This weekend the new Sherlock Holmes adaptation hits the screens. Sherlock Holmes: A Game of Shadows pits the titular detective against his arch-nemesis Professor Moriarty. The first Sherlock Holmes was a resounding success and an excellent movie. Hot off the acclaim of the wonderful Iron Man film, and before the still good but disappointing Iron Man 2, Mr. Downey brought a new vibrant Holmes to the screen. Continuing off the promise of the first, director Guy Ritchie brings us a film that is even more exciting than the first without losing much of the charm that made it enjoyable.
What makes Game of Shadows fun is the interesting choices the director made. Unlike the previous film which keeps the villain in the shadows by hiding his methods, and despite the title, the audience sees Moriarty from the start. I found this a refreshing change of pace, many films are afraid to keep the villain in the audience’s sight. Seeing Moriarty work made it feel more like an even match between the two men, rather than artificially trying to make him one-up Holmes from the shadows at every turn.
Furthermore, this movie did a better job of letting some of the other characters get their moments of awesome. Jude Law’s portrayal of Dr. Watson was more engaging and realistic than the original, and his moments to shine make the famous partnership all the more believable. When we see how useful Watson is to Holmes, how much he needs him, it is easier to understand why he gives his friend such a hard time about getting married and settling down. Noomi Rapace, a swedish actress famous for her portrayal of the main character in the original Girl with the Dragon Tattoo films, turns in a strong performance as Sim, a gypsy that gets involved in their adventure. The fact that she never is forced to be a love interest only makes her character more engaging, and though she never manages to steal the screen from Downey and Law, Rapace shines in her role.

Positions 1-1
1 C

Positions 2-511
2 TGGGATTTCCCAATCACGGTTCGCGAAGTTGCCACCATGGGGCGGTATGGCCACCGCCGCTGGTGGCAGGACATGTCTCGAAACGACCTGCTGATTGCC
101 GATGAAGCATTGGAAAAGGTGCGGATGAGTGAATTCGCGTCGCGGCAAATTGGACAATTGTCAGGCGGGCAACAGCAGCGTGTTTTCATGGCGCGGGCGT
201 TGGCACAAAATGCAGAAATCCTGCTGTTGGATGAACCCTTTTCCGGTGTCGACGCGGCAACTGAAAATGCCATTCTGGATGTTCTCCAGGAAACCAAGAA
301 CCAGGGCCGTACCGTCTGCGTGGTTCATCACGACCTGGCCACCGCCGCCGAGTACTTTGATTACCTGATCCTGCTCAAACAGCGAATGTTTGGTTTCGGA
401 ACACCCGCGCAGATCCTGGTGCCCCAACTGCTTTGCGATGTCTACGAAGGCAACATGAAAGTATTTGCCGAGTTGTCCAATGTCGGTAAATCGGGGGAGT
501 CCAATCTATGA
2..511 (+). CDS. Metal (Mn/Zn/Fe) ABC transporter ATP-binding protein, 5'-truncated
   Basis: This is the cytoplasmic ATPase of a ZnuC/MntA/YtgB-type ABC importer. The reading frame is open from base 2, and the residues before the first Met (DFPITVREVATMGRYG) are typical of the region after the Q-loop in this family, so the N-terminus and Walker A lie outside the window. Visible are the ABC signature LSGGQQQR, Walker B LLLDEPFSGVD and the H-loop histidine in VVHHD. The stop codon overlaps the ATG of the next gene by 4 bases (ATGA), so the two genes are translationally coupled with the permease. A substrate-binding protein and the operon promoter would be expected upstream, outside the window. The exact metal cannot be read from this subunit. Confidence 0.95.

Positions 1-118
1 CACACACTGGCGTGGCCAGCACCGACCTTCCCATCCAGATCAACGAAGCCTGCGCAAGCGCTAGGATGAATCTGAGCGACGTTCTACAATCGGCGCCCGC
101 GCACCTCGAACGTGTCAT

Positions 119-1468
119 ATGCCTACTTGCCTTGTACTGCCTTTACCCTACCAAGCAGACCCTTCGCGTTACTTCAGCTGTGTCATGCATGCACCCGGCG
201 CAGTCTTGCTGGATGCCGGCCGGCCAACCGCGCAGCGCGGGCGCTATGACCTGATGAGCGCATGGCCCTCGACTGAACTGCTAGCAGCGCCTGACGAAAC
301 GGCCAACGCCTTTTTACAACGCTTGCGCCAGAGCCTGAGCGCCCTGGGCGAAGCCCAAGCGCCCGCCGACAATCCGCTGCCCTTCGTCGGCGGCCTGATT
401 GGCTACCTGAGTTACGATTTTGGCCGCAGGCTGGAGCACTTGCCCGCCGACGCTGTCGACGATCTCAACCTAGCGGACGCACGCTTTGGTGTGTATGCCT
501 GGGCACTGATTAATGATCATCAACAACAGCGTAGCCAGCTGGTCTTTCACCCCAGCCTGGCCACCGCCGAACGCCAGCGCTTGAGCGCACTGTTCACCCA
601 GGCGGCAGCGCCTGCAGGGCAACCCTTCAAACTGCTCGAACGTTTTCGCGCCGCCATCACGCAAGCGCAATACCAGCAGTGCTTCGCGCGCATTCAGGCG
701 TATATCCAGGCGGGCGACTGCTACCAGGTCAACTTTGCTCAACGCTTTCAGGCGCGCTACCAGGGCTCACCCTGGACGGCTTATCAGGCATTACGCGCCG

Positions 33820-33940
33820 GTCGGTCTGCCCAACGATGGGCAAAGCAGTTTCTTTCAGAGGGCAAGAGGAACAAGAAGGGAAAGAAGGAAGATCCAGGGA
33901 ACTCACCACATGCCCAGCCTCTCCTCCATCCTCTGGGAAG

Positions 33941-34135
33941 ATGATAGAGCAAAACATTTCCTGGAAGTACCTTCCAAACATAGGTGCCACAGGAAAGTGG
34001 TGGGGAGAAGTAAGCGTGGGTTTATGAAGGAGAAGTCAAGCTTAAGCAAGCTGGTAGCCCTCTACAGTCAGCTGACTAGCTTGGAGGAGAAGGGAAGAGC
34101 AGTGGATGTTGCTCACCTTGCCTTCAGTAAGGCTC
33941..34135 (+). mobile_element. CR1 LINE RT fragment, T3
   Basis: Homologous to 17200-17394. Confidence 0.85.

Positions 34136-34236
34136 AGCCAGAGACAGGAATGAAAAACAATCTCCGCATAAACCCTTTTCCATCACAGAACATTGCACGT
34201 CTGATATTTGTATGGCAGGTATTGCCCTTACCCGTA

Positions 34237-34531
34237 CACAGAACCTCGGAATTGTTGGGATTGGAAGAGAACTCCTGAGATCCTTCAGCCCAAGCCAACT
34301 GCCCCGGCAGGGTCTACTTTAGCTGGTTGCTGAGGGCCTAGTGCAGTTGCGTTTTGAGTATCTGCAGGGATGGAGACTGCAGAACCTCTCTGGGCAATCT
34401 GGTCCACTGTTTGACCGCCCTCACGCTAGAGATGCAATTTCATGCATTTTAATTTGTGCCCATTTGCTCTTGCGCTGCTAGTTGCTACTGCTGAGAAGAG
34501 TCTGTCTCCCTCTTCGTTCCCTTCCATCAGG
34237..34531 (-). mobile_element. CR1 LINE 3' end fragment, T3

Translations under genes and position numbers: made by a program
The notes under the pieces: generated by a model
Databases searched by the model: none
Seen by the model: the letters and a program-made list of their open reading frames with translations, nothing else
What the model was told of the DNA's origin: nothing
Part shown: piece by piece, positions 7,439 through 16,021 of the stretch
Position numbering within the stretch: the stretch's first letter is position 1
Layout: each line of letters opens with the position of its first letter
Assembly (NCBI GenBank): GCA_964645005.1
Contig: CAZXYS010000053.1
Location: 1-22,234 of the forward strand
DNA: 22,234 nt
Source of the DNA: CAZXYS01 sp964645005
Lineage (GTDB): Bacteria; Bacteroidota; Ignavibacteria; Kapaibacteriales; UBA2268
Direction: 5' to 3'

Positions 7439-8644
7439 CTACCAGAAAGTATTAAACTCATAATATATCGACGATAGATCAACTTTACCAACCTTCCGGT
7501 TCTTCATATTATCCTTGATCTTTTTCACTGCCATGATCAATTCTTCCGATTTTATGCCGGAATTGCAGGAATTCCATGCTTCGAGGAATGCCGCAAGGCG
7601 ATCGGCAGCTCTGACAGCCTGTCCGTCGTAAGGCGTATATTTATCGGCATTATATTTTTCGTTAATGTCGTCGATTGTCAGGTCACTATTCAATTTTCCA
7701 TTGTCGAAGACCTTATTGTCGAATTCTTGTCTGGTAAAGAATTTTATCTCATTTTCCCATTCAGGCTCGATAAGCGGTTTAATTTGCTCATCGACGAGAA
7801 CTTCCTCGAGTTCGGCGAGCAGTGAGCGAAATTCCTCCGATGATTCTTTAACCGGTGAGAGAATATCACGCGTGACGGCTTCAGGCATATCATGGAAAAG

Stephen Fry deserves special mention as Mycroft Holmes, Sherlock’s older brother. He is hilarious, as one would expect from Fry, but also fits perfectly into the role of eccentric relative. In seeing him we get a deeper understanding of Sherlock’s peculiar nature. British actor Jared Harris plays Professor Moriarty, and does it with subdued brilliance. While he is never the charming scoundrel like Holmes, he does seem every bit as intelligent and formidible. What Holmes brings to the table in erratic genius, Moriarty counters with dependable brilliance. They are perfect foils for one another. As for Downey himself, what can I say that anyone who saw the first film does not already know? Charming, egocentric, and somewhat broken, his Holmes is someone to be admired and pitied all at once. For an action movie, and make no mistake that this entry in the series is very much an action film, the characters are still charming and engaging. Sherlock Holmes most of all.
The plot itself is probably the weakest link in the chain. While not bad by any means, it fails to rise to the level of the characters. We see Holmes trying to stop Moriarty from starting World War I about fifteen to twenty-ish years too early, and Moriarty warns him that he is not just opposing him, but human nature itself. Could such a genius have a better master plan than war profiteering? Probably, but the truth is that it does not matter. Seeing the cast at work is worth the price of admission, the excellent action and passable plot are just extra icing on the cake.